Arizona to embrace sports betting in deal with native tribes

Arizonans would be allowed to bet on professional and college sports at tribal casinos and at sites owned by pro sports teams under a proposal that is part of an update to the state’s deal that allows Native American tribes to run casinos.

The wide-ranging proposal introduced in the Arizona House on Monday would also allow bets to be placed online, fantasy sports wagering, and add limited Keno games at off-track betting locations and social clubs like the American Legion.

"The places it will be allowed is in the casinos, and then, there will be licenses given to the sports teams like the [Arizona Cardinals], [Phoenix Suns], [Arizona Coyotes], and also within a quarter-mile, they will have it in retail locations," said State Rep. Jeff Weninger.

The proposal introduced by Republican Rep. Jeff Weninger of Chandler has been anticipated since GOP Gov. Doug Ducey announced "an opportunity for a modernized gaming compact that will bring in more revenue for our tribal nations and our state budget," in his State of the State address last month. Ducey has been working on a new deal with tribes for several years, hoping it can boost state revenue by allowing gambling outside of tribal-run casinos.

"It helps with the engagement of the game, with the teams here," said State Rep. Weninger. "If people are making fun little bets and it helps our revenue in the state, helps businesses in the state, people are watching, going out to bars and restaurants."

The biggest part of the plan would allow pro sports teams like the Phoenix Coyotes, Arizona Diamondbacks, and Arizona Cardinals run sports betting operations at their respective venues, at a retail location within a quarter-mile and online. There would be 10 licenses awarded to sports, which could include professional golf and even NASCAR, Weninger said.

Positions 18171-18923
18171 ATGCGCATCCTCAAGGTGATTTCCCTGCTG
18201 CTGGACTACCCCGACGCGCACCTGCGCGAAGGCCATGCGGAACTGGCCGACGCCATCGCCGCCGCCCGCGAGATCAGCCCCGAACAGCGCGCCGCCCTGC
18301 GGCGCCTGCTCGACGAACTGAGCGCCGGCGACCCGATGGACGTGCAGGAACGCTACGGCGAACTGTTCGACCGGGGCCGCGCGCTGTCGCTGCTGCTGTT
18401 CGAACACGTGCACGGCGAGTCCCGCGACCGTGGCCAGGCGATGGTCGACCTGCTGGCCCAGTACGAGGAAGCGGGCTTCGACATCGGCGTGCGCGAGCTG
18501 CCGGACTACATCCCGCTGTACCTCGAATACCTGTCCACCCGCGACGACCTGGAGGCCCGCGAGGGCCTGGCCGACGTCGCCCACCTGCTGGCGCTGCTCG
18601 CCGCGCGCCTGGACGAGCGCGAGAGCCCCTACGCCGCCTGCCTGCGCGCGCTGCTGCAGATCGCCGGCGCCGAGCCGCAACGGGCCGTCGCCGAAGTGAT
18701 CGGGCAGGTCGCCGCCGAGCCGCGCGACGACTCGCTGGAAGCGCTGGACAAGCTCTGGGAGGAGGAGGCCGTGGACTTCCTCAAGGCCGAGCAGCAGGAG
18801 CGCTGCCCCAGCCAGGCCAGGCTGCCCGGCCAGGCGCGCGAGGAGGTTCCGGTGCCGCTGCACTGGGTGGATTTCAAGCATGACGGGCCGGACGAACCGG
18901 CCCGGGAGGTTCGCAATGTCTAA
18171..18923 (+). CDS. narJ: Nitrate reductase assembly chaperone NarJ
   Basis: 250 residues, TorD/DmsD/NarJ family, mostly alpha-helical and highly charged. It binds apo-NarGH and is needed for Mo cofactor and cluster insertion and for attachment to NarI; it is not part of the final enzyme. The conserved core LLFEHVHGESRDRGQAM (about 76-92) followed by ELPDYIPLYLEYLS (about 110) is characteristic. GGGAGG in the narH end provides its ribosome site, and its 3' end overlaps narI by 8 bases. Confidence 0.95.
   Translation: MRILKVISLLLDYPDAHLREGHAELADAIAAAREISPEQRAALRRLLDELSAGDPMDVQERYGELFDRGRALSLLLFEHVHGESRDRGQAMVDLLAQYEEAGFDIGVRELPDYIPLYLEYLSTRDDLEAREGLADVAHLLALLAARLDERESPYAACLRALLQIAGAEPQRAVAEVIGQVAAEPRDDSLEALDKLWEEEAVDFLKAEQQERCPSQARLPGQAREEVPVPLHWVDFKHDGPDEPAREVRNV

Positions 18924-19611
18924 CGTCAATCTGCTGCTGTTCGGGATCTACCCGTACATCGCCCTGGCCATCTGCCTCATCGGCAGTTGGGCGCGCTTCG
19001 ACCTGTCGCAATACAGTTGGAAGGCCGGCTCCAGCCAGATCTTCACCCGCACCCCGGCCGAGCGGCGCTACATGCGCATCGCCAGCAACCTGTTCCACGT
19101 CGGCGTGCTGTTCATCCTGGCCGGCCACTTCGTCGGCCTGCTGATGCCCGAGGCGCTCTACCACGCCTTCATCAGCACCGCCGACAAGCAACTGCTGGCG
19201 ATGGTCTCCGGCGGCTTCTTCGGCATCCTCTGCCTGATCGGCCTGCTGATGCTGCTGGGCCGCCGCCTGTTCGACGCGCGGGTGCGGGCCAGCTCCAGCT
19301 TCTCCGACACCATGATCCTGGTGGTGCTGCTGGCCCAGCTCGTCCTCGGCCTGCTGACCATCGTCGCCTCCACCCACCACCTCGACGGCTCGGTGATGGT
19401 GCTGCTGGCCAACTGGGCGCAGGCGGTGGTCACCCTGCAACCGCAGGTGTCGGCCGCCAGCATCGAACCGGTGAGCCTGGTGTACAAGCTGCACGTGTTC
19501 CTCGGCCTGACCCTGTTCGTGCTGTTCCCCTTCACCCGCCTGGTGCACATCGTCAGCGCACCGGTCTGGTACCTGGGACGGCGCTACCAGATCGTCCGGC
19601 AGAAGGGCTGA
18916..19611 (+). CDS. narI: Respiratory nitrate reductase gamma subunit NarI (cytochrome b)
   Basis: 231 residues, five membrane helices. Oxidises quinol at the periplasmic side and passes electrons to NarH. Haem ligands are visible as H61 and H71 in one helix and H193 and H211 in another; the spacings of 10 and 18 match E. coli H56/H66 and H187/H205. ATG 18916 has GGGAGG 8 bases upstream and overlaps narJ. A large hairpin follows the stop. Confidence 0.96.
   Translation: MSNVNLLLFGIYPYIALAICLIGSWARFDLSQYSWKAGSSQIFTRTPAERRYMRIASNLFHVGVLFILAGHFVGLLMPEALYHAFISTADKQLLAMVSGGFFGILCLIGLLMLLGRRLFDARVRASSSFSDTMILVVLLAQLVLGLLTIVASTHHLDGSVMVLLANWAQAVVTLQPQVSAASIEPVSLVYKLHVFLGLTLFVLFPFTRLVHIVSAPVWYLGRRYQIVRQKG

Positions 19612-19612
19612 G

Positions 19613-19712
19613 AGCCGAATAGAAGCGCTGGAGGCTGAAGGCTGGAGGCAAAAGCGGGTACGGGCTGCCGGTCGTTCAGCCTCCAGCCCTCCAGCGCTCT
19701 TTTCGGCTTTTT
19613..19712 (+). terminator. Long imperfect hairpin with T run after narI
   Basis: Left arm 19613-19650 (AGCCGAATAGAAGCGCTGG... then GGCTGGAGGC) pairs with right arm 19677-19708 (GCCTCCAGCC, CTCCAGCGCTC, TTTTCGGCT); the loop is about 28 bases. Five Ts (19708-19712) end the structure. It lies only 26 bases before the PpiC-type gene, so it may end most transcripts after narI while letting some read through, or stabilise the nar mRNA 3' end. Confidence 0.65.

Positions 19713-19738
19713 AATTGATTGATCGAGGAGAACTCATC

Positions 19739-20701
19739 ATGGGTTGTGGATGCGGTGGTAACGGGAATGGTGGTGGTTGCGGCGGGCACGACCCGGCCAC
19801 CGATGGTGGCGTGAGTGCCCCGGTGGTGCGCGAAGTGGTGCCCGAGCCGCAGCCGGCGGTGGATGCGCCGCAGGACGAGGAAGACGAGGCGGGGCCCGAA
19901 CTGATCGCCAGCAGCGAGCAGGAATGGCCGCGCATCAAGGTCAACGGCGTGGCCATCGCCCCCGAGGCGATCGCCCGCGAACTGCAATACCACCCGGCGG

Tribes would also get 10 licenses and could run sports books at two dozen tribal casinos in the state.

The tribes, which have fiercely protected their exclusive right to most gambling in the state under the gaming compact approved by the state’s voters in 2002, get the right to build some new casinos under an updated deal. And in a big win, they would also be allowed to greatly expand their exclusive gambling offerings, adding games like Baccarat and craps to existing offerings of slot machines, blackjack, and poker.

And there are options for online gambling as well, allowing growing online gambling sites like Draft Kings to piggyback on the licenses.

Fantasy sports gambling also is embraced by Weninger’s proposal. The state would allow any company that meets it standards to run fantasy sports gambling operations.

Both the legislation and a 20-year extension of the state’s gaming compact with tribes must be adopted for either to go into effect.

Getchen Conger, Ducey’s deputy chief of staff, said the deal will help tribes and pro sports teams that have struggled during the coronavirus pandemic. And the plan is certain to boost state revenue, but it will take some time for the amount to become clear, especially revenue from gambling on sporting events.

"This is the million-dollar question," Conger said. "It really depends on what the uptake is on the event wagering."

The state gets a cut of the gambling profit, which will go to the general fund. Money from tribal gaming goes to special state accounts and local governments. In the fiscal year that ended on June 30, 2020, tribes brought in nearly $2 billion in gambling revenue and the state received $102 million, according to a Department of Gaming report, while cities received $13 million.

Recovering gambler speaks out on proposal

On Feb. 3, FOX 10 spoke with a recovering gambler who said that sports betting is a slippery slope.

"It's a dangerous place for Arizona to go," said the recovering gambler, identified only as 'Harv.' "Might be an easy place to find extra money, but it's definitely going to be a lot of pain to a lot of people."

Harv's gambling addiction began when he was 15.

"I would bet on every game I could," said Harv. "I couldn't stop."

Harv, however, says he hopes if the proposal passes, the state will provide resources for those who may fall into an addiction.

"Sounds like fun, and it's easy to bet on your team and double down when you win and double down again, but at some point, you will lose," said Harv.

The Associated Press (AP) contributed to this report

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